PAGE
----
Prisoners Rights Do They Have Term Paper

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'" (HRW) However, it is unreasonable to expect the prison officials to go out of their way to prevent rape, as the Human Rights Watch report seems to suggest. Only about one quarter of prison inmates are raped during their sentence, and the majority of these have some trait which provokes the victimization, such as being intellectual, white, young, effeminate, or a child-molestor. (HRW, 2) One cannot expect the guards to prevent all hatred and abuse in a system where violent criminals are all locked in together, and it seems inevitable that a certain brutal Darwinism will emerge. One rape victim, who tried to commit suicide after having been repeatedly brutalized over a six-month period, wrote about the system guards, "The opposite of compassion is not hatred, it's indifference." (Hrw, 1) This is precisely true, however the difference between the HRW or ACLU standpoint and that of a rational person is that no rational person would suggest having compassion for criminals. Prisoners do not deserve compassion, even though ideally the prison system would refrain from outright brutality and hatred, indifference seems to be a perfectly valid approach. After all, many of these criminals are there because they raped women or children - the government did not have an obligation to take preventative measures to stop those rapes, nor does it have an obligation to prevent prison rapes (though it should probably prosecute them and apply the death penalty for repeat offenders).

The final so-called right of prisoners is the right to access legal aid. This is somewhat absurd. Most people do not have free legal aid, and there is no reason why prisoners should. According to the ACLU, "prisoners may challenge disciplinary sanctions imposed on them under the Due Process Clause of the Fourteenth Amendment." However, luckily new laws have recently been passed that help to limit the inmates ability to file suit against the prison system. Inmates may now be held responsible for their own fees, and may be punished by the system if the courts do not find in their favor but decide the litigation was frivolous. This is an important step in preventing criminals from tying up society's resources even more in their legal whinings about treatment, or in foolish attempts to get their sentences revoked.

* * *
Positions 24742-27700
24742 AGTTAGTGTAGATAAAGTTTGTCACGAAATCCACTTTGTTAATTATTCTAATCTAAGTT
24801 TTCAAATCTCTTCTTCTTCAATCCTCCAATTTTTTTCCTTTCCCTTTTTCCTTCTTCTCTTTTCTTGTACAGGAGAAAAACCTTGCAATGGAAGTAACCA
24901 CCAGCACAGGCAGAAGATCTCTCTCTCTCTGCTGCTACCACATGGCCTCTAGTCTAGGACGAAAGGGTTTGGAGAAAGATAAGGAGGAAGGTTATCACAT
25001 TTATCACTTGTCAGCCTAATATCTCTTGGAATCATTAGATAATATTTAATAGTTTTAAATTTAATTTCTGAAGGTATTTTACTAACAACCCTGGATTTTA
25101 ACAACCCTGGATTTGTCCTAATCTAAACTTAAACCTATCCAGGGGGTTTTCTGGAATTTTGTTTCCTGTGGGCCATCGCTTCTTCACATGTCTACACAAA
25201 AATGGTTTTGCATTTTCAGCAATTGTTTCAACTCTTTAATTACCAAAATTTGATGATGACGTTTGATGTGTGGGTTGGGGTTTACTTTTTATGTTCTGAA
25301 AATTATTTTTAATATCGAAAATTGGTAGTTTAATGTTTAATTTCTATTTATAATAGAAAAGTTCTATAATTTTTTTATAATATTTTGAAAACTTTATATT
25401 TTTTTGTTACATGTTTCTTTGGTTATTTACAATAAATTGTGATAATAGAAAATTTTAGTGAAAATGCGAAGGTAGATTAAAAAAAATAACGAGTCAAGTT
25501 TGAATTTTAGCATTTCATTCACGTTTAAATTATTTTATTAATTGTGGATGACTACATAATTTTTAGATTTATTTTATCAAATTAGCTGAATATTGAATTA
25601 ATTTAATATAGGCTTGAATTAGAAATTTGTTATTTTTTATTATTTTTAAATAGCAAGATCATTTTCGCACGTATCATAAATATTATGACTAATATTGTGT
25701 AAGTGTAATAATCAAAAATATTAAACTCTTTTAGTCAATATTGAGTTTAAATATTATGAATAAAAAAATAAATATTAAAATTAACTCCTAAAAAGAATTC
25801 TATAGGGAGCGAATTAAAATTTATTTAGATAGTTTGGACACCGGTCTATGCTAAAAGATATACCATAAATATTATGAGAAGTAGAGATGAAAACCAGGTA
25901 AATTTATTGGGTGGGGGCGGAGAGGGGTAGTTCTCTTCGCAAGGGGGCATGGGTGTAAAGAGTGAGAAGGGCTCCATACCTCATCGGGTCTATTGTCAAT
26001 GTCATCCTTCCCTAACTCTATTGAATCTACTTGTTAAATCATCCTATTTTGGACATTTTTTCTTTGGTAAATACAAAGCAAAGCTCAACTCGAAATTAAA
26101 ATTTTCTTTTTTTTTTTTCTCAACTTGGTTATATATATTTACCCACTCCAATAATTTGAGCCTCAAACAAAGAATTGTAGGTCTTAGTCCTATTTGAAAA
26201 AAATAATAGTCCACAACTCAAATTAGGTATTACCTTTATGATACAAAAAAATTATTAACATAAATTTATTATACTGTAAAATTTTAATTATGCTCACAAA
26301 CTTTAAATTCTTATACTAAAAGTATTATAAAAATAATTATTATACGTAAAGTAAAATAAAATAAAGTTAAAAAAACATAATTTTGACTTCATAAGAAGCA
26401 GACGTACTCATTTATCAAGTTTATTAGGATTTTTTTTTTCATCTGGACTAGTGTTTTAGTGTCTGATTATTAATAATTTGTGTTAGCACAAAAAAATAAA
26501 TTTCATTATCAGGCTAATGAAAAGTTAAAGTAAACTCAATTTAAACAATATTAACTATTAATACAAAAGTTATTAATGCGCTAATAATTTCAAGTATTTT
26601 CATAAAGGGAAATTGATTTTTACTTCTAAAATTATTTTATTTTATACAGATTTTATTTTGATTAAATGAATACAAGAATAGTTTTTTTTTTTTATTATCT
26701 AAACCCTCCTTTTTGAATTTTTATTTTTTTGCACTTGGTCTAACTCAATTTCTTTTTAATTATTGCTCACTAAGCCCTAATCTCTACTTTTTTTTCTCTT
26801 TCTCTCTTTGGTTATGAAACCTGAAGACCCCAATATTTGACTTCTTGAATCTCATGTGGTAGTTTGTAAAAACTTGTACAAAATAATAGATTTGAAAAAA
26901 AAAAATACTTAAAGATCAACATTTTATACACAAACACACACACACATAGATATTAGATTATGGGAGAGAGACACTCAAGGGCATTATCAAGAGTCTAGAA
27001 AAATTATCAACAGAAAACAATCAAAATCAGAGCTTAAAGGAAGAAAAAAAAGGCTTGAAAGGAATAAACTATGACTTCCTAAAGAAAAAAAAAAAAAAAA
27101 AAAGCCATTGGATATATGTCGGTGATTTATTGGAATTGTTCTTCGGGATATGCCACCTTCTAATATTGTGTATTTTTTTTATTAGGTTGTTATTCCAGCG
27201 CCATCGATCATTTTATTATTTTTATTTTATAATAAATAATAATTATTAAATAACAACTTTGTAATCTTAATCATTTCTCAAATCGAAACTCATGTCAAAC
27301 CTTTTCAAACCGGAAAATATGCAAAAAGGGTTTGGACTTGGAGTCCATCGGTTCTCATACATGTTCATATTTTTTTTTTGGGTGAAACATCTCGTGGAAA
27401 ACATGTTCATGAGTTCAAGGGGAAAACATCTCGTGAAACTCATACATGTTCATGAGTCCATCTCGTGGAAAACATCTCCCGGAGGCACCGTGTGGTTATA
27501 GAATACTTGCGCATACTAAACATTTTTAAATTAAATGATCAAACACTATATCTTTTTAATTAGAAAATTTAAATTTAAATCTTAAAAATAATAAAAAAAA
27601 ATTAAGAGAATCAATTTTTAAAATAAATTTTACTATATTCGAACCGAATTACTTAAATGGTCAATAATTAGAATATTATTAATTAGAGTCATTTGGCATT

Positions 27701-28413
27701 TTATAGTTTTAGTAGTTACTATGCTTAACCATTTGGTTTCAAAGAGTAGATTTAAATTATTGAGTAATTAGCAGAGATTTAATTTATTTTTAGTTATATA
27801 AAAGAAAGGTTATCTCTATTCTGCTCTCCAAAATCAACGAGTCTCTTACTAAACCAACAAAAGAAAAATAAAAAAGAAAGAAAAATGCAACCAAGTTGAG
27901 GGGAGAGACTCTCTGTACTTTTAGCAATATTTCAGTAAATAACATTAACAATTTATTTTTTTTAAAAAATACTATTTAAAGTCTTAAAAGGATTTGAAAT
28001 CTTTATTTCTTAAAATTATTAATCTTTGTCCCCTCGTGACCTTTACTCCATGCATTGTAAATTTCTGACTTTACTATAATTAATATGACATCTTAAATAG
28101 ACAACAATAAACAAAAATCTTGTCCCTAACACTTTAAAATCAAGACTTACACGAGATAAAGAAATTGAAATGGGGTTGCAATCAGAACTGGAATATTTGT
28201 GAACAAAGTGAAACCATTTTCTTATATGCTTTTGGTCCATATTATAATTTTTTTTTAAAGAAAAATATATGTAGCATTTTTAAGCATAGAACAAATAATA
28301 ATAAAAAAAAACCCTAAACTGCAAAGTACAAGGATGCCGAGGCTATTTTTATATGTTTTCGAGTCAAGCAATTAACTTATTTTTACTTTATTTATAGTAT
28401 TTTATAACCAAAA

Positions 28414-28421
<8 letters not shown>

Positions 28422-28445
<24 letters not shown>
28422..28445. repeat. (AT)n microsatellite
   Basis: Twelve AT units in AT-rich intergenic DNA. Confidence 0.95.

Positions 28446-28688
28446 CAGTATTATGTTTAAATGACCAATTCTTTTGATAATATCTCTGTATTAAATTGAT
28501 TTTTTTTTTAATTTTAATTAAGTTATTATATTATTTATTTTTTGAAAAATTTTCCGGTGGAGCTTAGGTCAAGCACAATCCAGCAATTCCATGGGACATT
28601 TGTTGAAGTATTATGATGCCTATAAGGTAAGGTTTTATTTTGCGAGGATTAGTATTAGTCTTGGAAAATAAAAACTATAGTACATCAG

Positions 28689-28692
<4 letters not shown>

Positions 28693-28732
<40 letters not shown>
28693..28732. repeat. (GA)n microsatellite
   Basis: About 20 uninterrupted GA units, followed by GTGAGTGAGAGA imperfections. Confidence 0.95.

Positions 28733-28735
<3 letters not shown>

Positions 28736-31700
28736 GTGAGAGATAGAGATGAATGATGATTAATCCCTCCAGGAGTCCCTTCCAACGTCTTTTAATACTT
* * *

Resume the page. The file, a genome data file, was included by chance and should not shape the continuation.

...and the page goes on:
In conclusion, it bears repeating that the only way to prevent crime among the lower classes and indigents, those who do not have health insurance or spa memberships, or even a warm bed and a T.V., is to make prison seem even worse than life on the street. Crime should be made a true last resort, only barely preferable to death, because prisons are truly frightening punitive measures. To this extent, any right that can be stripped from prisoners probably should. They should not be allowed free medical and legal attention, and they should certainly not be allowed to make and spend money in jail on luxuries such as snacks, exercise equipment, or televisions. At best they should be fed sufficient nutrition to survive, and given survivable living quarters... however, if the world were an ideal place, the worst of these villains would be put down before issues of fair treatment even arose.


ACLU. "Prisoners' Rights." ACLU Position Paper. American Civil Liberties Union. Fall 1999.

Acoca, Leslie. "Defusing the time bomb: understanding and meeting the growing health care needs of incarcerated women in America." Crime and Delinquency. January 1998.

A v44 n1 p49(21)

Crime and Delinquency, Jan 1998 v44 n1 p49(21)

AP News. "Missouri Pulls Video Games from Prison." USA Today. Tech. 2 December 2004.

Courtroom Television. "Flat-Screen TVs Arrive in Oregon Cellblocks." CourtTV. News. 3 May 2004.

HRW. "No Escape: Male Rape in U.S. Prisons." Human Rights Watch. Report. 2001.

NCH. "People Need Health Care." Bringing America Home. The Campaign. 2004.

Smally, Suzanne. "A Stir Over Private Pens. (privately run prisons)" National Journal. 1 May 1999. v31 i18 p1168(1).

or, more precisely, the fear of the State, which boils down to the same thing.

Who happens to be involved in a somewhat atypical program at the only prison in the State of Oregon that has this program, while Oregon is the only state in the union to have permitted such extravagance.

The vast majority of prisons do not allow personal televisions.

Though "inadvertent failure to provide" which stems from procedural difficulties or the prison not noticing the problem, is not actually illegal. (HRW, 3)

1994 study conducted by the California Department of Corrections revealed that approximately 18% of women prisoners had tested positive for exposure to tuberculosis," which is actually somewhat frightening since it is an airborne disease and many of these infectious criminals will be eventually release to rejoin (and infect) their children who will be still attending public schools... This is a good argument, in itself, for the death penalty.[continue]

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